The probate process takes time no matter how well prepared you are. If you can get a loan from a bank against your property in probate, then by all means, however, this process can be just as daunting as probate which is why many heirs and executors opt for a probate advance instead.

Yes, if you only need an advance equivalent to a portion of your estate instead of the entire estate, that is very possible. The average advance is $15,000 but ranges from $10,000 to $500,000+.

As we discussed in this article, there are lots of different names for probate loans, some of them are as follows, Estate loans, probate loans, trust loans, inheritance loans & Trust loan (Inheritance Loans) An inheritance loan company, can be hard to work with because the loan needs to be backed by real assets, like real estate. However, an estate advance is easier to achieve and is an important financial tool that can be used by heirs of an estate.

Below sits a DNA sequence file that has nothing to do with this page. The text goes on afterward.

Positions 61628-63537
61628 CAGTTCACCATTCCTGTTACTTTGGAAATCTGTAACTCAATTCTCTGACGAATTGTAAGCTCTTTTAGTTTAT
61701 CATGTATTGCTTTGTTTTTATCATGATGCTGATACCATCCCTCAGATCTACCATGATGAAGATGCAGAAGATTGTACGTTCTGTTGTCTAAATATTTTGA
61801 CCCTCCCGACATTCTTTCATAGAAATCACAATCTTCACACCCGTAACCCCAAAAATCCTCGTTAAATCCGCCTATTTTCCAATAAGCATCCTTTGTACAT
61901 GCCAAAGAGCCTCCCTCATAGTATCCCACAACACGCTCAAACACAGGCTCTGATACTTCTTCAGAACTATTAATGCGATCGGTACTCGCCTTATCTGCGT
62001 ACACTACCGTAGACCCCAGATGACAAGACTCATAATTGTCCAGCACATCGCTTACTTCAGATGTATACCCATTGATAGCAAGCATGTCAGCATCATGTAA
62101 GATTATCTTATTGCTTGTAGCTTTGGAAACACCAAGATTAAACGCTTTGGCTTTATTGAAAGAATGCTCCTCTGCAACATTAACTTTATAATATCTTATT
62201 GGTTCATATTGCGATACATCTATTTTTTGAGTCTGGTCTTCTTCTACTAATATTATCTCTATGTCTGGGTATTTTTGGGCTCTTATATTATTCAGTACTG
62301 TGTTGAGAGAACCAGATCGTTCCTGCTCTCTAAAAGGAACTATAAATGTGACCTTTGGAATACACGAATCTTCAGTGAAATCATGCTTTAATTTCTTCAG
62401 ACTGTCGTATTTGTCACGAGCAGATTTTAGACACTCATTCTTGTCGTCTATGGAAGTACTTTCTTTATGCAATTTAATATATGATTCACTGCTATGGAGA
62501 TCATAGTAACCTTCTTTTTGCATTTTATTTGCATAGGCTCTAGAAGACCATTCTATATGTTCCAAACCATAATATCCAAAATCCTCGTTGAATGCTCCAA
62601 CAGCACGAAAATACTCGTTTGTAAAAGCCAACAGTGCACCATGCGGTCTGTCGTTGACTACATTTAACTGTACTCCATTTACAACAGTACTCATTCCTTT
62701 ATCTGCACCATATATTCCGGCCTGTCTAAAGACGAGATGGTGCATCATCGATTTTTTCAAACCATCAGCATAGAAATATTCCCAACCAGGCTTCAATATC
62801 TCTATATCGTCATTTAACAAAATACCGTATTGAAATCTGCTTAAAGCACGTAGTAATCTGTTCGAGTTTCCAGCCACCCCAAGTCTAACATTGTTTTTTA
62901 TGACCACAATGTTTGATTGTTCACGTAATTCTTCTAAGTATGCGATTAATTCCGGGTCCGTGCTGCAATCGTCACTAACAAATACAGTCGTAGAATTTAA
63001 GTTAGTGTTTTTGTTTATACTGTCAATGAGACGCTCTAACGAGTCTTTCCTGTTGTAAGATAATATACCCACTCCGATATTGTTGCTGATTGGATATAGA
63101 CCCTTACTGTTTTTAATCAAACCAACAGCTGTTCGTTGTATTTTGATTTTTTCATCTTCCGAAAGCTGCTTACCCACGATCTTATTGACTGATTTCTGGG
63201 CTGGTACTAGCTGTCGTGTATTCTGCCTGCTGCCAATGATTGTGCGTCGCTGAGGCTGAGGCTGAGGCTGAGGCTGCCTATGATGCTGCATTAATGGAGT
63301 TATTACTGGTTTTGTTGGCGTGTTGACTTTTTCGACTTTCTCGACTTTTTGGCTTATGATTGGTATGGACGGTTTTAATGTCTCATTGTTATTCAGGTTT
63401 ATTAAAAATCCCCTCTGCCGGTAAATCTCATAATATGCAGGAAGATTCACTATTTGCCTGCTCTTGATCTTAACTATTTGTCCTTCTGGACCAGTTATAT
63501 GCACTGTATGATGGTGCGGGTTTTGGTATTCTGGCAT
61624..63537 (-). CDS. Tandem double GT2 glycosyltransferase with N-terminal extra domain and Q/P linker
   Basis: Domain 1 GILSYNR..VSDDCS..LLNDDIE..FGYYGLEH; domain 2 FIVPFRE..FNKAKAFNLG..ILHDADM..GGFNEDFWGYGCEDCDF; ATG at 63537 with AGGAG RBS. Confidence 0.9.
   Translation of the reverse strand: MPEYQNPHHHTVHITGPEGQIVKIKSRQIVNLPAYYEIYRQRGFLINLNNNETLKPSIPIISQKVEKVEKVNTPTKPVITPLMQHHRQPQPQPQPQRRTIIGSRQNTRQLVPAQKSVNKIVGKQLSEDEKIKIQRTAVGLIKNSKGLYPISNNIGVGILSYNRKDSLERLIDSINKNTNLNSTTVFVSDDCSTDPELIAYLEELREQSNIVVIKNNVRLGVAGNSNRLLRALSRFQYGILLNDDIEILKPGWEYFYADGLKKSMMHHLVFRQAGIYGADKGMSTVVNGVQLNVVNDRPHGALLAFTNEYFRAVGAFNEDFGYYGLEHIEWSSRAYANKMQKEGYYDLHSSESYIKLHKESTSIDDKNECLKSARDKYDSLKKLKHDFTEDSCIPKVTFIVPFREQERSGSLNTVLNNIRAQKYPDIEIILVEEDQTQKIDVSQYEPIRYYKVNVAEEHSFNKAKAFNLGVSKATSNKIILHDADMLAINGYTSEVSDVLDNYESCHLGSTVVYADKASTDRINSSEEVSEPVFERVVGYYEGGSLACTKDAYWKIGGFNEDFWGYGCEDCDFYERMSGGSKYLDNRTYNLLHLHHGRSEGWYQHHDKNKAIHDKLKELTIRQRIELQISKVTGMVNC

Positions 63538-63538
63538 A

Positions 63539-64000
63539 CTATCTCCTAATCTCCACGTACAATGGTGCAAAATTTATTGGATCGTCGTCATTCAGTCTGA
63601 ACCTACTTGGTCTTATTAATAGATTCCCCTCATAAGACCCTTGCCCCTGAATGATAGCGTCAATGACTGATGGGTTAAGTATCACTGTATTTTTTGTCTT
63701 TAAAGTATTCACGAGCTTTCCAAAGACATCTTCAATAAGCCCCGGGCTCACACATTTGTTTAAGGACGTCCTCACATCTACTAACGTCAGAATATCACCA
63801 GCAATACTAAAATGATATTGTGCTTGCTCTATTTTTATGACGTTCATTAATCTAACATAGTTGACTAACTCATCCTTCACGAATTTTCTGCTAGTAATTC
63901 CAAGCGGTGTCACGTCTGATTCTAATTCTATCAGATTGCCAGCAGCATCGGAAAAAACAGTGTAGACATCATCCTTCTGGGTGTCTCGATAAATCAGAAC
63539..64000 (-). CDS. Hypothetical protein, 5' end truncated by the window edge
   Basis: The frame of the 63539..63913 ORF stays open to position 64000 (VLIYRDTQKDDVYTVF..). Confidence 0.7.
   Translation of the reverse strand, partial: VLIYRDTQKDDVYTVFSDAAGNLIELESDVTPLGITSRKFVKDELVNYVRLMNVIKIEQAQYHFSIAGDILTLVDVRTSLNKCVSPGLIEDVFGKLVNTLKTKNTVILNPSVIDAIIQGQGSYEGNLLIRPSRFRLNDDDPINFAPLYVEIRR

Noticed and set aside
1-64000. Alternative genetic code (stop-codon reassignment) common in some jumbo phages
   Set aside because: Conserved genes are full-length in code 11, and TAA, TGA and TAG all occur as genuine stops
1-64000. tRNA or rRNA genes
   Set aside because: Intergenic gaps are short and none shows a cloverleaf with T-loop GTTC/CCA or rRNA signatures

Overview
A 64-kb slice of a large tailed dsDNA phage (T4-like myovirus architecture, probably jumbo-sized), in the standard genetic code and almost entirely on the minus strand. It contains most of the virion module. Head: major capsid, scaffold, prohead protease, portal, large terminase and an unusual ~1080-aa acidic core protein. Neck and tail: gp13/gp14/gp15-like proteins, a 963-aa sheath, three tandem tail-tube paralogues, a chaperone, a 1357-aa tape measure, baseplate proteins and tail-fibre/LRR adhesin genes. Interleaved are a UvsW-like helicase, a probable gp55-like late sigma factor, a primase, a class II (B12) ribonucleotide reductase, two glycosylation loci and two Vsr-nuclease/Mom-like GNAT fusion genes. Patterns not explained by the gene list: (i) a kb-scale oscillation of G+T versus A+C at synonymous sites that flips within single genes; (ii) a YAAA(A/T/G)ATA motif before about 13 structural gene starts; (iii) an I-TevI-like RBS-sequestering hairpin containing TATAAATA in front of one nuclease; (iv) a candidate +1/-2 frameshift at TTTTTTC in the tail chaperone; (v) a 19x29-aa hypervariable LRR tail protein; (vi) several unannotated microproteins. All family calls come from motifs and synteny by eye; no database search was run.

Borrowing against your inheritance is the same as receiving a probate loan from a bank and has all of the typical loan requirements. You can receive an advance on your inheritance immediately it is the same as you selling a portion of your inheritance to receive funds immediately.

You may be able to get a loan on a home in probate but it is difficult. The reason is because the house and deed are not technically transferred to the beneficiary until the probate is closed. Most banks do not lend money on an asset that is not in your name. An estate loan or probate loan is a more commonly used term which actually means an advance on your inheritance. 

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Why Choose Inheritance Advanced To Help With Your Probate Advance?

At Inheritance Advanced, we care. We are compassionate and truly do our best to help you through a difficult situation. If you have any other questions that weren’t answered in this article about about a probate loan or inheritance loan, our trusted advisors are happy to clarify any questions that you might have. You can also look on our FAQ page for more easy answers. Inheritance Advanced has 1,560 happy customers and have advanced over 10 million in probate cash advances to earnest people who understandably need liquidity prior to the closing of their probate case.